Reagons’ ‘Parable of the Sower’ Sci-Fi opera a cautionary tale
Updated 10:36 am, Thursday, February 1, 2018
Is it science fiction or fact? Is it an opera or a folk/rock concert on a giant scale? A prescient or present-day look at society?
The renowned late sci-fi writer Octavia E. Butler’s works, which explore the brutality of dystopian life, have been transformed into “Parable of the Sower,” a stage happening created, with music and lyrics, by the mother-daughter team of singer-scholar-activist Bernice Johnson Reagon and musician/composer Toshi Reagon.
The piece, which has been in the workshop process for a few years, made its world premiere in early November in the United Arab Emirates in association with the Arts Center at New York University/Abu Dhabi, directed by Eric Ting. Its United States debut followed Nov. 16-17 at the Carolina Performing Arts Center at the University of North Carolina at Chapel Hill. The work, based on the novels “Parable of the Sower” (1993) and “Parable of the Talents” (1998), comes to the Quick Center for the Arts at Fairfield University on Saturday, Feb. 3.
Often described as a “genre-defying work of political theater,” the Quick Center said the Reagons’ piece is “soulful and timely, (and) reminds us all of the power of the human spirit.” The opera will feature a cast of 20 singers and musicians, Toshi Reagon said, and much of the score explores about 200 years of black music.
In a telephone chat from her mother’s Washington, D.C., home, Toshi Reagon said she and her mother have been longtime fans of Butler, who won a prestigious MacArthur Fellowship in 1995, the first science-fiction writer to be so honored. Both agreed that a project to spread Butler’s work through music seemed timely.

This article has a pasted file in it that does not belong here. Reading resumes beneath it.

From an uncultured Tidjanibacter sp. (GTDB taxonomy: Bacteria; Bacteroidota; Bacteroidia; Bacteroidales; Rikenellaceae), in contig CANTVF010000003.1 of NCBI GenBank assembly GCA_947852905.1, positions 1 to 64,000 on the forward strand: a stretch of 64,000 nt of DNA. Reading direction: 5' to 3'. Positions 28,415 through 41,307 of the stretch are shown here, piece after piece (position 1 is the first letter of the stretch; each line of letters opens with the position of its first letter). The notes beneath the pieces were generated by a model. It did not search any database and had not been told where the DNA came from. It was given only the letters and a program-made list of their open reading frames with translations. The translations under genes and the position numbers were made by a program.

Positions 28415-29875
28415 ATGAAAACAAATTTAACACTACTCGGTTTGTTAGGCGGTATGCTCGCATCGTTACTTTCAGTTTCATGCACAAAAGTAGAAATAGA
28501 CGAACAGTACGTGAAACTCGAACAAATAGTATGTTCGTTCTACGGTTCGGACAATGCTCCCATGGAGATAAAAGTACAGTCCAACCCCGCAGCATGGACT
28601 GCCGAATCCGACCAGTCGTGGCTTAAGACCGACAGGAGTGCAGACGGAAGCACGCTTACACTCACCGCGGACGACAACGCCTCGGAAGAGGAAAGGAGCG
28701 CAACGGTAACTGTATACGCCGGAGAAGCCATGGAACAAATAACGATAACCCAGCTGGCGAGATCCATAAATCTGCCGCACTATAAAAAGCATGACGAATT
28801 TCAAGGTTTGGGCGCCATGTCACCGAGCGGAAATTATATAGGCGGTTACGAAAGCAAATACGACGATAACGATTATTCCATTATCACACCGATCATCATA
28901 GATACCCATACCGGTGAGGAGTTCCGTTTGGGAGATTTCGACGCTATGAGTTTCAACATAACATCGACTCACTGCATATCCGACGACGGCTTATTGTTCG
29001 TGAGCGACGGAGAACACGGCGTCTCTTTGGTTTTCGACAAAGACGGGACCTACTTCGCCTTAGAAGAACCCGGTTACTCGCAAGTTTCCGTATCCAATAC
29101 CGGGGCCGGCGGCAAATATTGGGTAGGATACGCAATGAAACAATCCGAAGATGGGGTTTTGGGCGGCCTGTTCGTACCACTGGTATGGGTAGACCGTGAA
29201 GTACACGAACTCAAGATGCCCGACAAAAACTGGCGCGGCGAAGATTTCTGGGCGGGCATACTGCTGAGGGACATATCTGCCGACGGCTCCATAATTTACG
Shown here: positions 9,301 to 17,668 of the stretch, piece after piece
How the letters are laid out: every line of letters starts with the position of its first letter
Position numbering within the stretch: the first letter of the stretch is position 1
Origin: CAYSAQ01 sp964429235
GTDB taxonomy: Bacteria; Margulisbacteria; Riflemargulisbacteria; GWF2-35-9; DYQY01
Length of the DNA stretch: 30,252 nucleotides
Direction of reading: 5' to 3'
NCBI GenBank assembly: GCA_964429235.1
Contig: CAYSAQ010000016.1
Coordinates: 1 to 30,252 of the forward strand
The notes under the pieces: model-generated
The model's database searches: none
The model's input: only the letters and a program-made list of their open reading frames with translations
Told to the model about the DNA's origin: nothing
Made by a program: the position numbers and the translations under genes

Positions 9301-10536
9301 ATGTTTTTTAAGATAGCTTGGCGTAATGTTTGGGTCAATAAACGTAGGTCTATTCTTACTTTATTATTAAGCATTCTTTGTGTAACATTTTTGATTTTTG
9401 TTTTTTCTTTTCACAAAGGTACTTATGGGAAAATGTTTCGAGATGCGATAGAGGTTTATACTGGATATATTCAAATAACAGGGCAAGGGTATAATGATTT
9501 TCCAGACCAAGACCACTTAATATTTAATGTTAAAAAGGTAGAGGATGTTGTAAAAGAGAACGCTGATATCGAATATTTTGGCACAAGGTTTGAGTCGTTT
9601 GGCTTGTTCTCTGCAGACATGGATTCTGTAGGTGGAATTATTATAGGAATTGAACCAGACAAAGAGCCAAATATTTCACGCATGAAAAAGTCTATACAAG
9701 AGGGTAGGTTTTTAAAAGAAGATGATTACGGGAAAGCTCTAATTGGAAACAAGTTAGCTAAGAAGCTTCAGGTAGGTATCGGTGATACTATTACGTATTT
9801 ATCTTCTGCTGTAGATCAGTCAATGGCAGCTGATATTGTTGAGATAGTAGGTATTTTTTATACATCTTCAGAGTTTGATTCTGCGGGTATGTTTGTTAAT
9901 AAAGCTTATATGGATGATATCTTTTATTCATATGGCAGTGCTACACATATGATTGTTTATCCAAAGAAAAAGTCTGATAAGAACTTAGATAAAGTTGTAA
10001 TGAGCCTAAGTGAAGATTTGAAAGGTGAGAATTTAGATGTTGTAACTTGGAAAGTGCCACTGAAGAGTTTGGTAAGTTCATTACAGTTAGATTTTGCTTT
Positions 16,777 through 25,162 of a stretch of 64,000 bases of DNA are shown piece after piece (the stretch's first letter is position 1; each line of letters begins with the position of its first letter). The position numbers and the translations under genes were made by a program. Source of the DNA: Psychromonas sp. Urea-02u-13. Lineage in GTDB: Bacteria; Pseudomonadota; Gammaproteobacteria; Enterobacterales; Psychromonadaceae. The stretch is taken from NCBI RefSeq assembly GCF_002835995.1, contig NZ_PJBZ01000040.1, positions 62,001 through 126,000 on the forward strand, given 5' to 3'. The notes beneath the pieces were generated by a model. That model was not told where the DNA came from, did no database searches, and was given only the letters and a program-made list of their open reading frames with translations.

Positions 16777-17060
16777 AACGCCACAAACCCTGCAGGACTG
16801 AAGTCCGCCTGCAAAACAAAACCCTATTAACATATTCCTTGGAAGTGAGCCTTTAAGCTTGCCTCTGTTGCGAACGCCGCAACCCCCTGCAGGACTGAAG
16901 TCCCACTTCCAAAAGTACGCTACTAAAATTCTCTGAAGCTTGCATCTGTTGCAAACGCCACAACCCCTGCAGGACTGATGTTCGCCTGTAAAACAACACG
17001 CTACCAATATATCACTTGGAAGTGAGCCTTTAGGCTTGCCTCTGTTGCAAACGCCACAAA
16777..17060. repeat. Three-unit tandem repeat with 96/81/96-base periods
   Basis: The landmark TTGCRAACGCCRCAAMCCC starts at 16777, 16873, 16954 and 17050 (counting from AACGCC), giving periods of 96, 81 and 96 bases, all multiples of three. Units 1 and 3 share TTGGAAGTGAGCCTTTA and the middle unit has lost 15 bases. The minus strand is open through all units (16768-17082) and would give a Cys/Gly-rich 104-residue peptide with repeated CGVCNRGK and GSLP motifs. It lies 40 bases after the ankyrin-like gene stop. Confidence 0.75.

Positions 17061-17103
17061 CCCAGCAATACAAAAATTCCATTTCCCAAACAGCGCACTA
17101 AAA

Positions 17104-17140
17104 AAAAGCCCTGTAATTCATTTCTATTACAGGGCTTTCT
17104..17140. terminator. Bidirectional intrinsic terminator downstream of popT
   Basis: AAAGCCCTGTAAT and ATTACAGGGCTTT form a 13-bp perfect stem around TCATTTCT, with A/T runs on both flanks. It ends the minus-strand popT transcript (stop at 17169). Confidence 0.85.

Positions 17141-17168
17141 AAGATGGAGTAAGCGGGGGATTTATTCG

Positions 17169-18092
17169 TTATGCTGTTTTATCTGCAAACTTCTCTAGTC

In Butler’s 2006 obituary, the New York Times wrote: “Throughout Ms. Butler’s career, the news media made much of the fact that she was an African-American woman writing science fiction, traditionally a white male bastion. But in interviews and in her work itself she left no doubt that her background equipped her spectacularly well to portray life in hostile dystopias where the odds of survival can be almost insurmountable.”
Fairfield University’s Quick Center for the Arts, 200 Barlow Road. Saturday, Feb. 3, 8 p.m. $50-$40, $30 member, $5 for Fairfield U. students. 203-254-4010, quickcenter.fairfield.edu
Reagon said the opera is set in the 2020s, when society has devolved into chaos, much in part to religious fundamentalism, water shortages, crumbling infrastructure, corporate greed, racial and wealth inequality and ethnic bigotry.
The tale, she said, focuses on a young woman, Lauren Oya Olamina, who has an otherworldly “ability to feel pain and other sensations she witnesses.” As a teenager, she grows up in a seemingly protected affluent “walled” community near Los Angeles, which has its own privatized police and fire services. But when security is breached, Lauren’s home is destroyed and her family is murdered. With other community survivors, she begins a trek to Northern California, where she starts Earthseed and comes to believe humankind must expand their world to live on other planets.
“Yes, there’s time travel and aliens (in Butler’s works), but ultimately these are human stories,” in which it is discovered that “God is change ... and change is the only lasting truth,” Reagon said.
firstname.lastname@example.org; Twitter: @PhyllisASBoros